The purpose of this article is to provide guidance when doing operating cash flow analysis for residential investment properties. As a reminder it’s important to remember while doing cash flow analysis to be neither too optimistic nor too pessimistic in your estimates. If you’re too optimistic you will make critical errors and if you’re too pessimistic it will deter you from purchasing potentially good investments. Also note positive cash flow shouldn’t be the only requirement when purchasing an investment property, other factors such as location and economic trends are also very important.
To estimate potential gross rental income I would start with websites like padmapper.com that aggregate available rental property from numerous websites. Make sure you’re looking at comparable properties as far as size, location, amenities, etc. It can be helpful when you’re starting out to physically visit a few properties. Secondly, check with your local Realtor for properties currently available and previously rented through the MLS. If your Realtor also rents properties they can be a good source of information. If the property is currently rented and you discover that the rents are significantly below market, you might be looking at a good investment opportunity if the capitalization rate was the basis of seller’s or their agent’s pricing (further due diligence would be required).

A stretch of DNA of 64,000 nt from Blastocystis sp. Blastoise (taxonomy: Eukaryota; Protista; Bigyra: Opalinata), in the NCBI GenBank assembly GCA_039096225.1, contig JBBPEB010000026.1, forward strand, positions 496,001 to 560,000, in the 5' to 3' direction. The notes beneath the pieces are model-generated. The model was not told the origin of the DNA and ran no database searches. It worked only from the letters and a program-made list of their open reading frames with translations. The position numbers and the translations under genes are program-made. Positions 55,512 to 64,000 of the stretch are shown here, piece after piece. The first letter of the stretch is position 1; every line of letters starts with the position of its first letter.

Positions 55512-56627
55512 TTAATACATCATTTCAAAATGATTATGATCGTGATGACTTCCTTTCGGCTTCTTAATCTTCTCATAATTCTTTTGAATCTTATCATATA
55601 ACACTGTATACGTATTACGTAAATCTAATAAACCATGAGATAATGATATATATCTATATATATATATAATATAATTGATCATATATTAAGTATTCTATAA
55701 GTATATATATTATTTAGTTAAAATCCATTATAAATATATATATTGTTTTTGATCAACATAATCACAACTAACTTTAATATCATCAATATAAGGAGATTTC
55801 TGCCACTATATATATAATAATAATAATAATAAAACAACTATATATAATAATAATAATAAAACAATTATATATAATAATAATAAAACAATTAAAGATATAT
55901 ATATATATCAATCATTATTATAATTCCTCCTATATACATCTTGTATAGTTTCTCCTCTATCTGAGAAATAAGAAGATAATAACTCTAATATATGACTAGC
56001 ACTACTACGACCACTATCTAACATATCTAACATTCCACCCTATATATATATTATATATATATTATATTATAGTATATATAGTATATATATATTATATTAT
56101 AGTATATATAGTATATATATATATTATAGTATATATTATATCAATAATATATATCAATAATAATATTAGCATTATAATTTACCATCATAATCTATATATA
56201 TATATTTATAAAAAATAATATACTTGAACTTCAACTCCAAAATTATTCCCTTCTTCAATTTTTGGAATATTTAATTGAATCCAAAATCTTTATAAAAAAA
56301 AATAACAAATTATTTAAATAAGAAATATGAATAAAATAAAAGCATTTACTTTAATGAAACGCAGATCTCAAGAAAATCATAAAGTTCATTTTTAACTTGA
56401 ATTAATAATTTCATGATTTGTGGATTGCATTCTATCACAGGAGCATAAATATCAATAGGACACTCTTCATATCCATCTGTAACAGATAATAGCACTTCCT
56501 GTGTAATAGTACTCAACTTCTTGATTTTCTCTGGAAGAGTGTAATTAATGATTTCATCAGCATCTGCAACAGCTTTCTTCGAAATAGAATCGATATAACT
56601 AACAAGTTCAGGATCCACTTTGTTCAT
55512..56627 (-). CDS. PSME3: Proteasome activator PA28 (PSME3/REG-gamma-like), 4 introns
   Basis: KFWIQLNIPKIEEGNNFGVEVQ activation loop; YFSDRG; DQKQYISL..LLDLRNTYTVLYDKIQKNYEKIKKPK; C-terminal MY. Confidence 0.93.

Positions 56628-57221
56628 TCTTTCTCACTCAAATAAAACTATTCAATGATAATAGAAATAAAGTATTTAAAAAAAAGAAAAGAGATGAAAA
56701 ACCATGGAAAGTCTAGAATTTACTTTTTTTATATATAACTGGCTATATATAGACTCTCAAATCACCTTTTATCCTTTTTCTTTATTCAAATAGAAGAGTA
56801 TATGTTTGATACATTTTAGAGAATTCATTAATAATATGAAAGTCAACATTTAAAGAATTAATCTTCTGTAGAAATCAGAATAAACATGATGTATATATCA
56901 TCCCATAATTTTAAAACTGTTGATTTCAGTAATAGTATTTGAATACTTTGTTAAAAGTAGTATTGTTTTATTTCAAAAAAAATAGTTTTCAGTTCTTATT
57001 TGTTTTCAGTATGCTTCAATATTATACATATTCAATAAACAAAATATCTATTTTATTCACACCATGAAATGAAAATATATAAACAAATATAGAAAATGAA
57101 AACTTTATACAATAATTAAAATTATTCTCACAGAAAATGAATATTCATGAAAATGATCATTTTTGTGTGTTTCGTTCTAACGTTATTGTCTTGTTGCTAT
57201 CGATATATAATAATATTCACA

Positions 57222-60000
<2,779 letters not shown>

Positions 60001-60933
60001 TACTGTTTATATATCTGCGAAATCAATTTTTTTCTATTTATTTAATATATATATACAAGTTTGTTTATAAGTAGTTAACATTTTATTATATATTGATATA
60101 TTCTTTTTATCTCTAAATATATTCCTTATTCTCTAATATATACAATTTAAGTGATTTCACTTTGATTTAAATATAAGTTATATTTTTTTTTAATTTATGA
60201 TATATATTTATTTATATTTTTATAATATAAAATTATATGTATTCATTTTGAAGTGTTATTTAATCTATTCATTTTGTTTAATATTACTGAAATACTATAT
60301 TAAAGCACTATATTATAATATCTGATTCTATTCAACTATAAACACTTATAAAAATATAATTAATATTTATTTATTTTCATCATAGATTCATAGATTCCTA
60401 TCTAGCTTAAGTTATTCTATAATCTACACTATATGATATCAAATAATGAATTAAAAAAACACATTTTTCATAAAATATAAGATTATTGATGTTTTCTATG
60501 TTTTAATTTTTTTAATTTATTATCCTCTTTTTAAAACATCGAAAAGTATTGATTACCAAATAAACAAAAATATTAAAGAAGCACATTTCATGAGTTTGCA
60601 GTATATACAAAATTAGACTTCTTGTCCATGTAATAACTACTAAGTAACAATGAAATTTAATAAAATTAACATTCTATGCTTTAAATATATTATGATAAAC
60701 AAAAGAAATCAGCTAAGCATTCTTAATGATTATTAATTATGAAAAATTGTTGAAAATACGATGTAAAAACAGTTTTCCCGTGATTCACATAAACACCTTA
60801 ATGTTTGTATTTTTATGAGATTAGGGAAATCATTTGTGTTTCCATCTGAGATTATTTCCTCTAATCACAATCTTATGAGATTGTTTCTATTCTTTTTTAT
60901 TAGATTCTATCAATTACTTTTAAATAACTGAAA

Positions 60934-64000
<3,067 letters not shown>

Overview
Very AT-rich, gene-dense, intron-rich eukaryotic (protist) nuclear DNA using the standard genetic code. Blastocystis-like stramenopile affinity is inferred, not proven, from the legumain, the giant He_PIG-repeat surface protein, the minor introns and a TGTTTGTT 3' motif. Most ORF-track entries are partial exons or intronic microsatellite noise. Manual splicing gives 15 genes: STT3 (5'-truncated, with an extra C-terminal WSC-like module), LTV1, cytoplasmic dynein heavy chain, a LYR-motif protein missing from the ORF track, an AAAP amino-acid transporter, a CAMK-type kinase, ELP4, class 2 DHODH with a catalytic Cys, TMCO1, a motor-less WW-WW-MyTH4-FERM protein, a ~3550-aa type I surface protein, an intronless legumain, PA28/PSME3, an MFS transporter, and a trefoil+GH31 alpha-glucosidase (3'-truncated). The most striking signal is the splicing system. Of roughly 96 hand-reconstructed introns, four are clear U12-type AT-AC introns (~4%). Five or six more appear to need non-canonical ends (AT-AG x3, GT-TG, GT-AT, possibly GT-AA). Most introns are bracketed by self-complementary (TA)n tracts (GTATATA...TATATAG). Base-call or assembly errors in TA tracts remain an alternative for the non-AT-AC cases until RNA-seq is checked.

After determining your potential gross rental income factor in vacancy to get your potential net rental income. It’s common to have no vacancy for 2-3 years and then have someone move out and have a vacancy for 2-3 months. My usual rule of thumb is 1-month vacancy per year or 8.3% (even if the vacancy rate is lower). If the vacancy rate is higher than this I would probably think twice before buying in that area. National rental vacancy in Canada per CMHC is approximately 3%.
Some other sources of cash inflows include garage rental, parking space rental, and coin laundry.
Your largest cash outflow will likely be your mortgage. Most Financial institutions will finance a maximum of 75 to 80 percent of the appraised property value and the maximum amortization period is usually 25 years (with some exceptions). In most cases I would suggest initially going for the maximum amortization period your lender offers and minimizing your committed monthly payments. Minimizing your committed payments maximizes cash flow and generally makes it easier to qualify for future financing. That said you still want to consider repayment terms and penalties when selecting a mortgage in case you decide to sell or accelerate payments in the future. The TD Bank website has an easy to use mortgage payment calculator.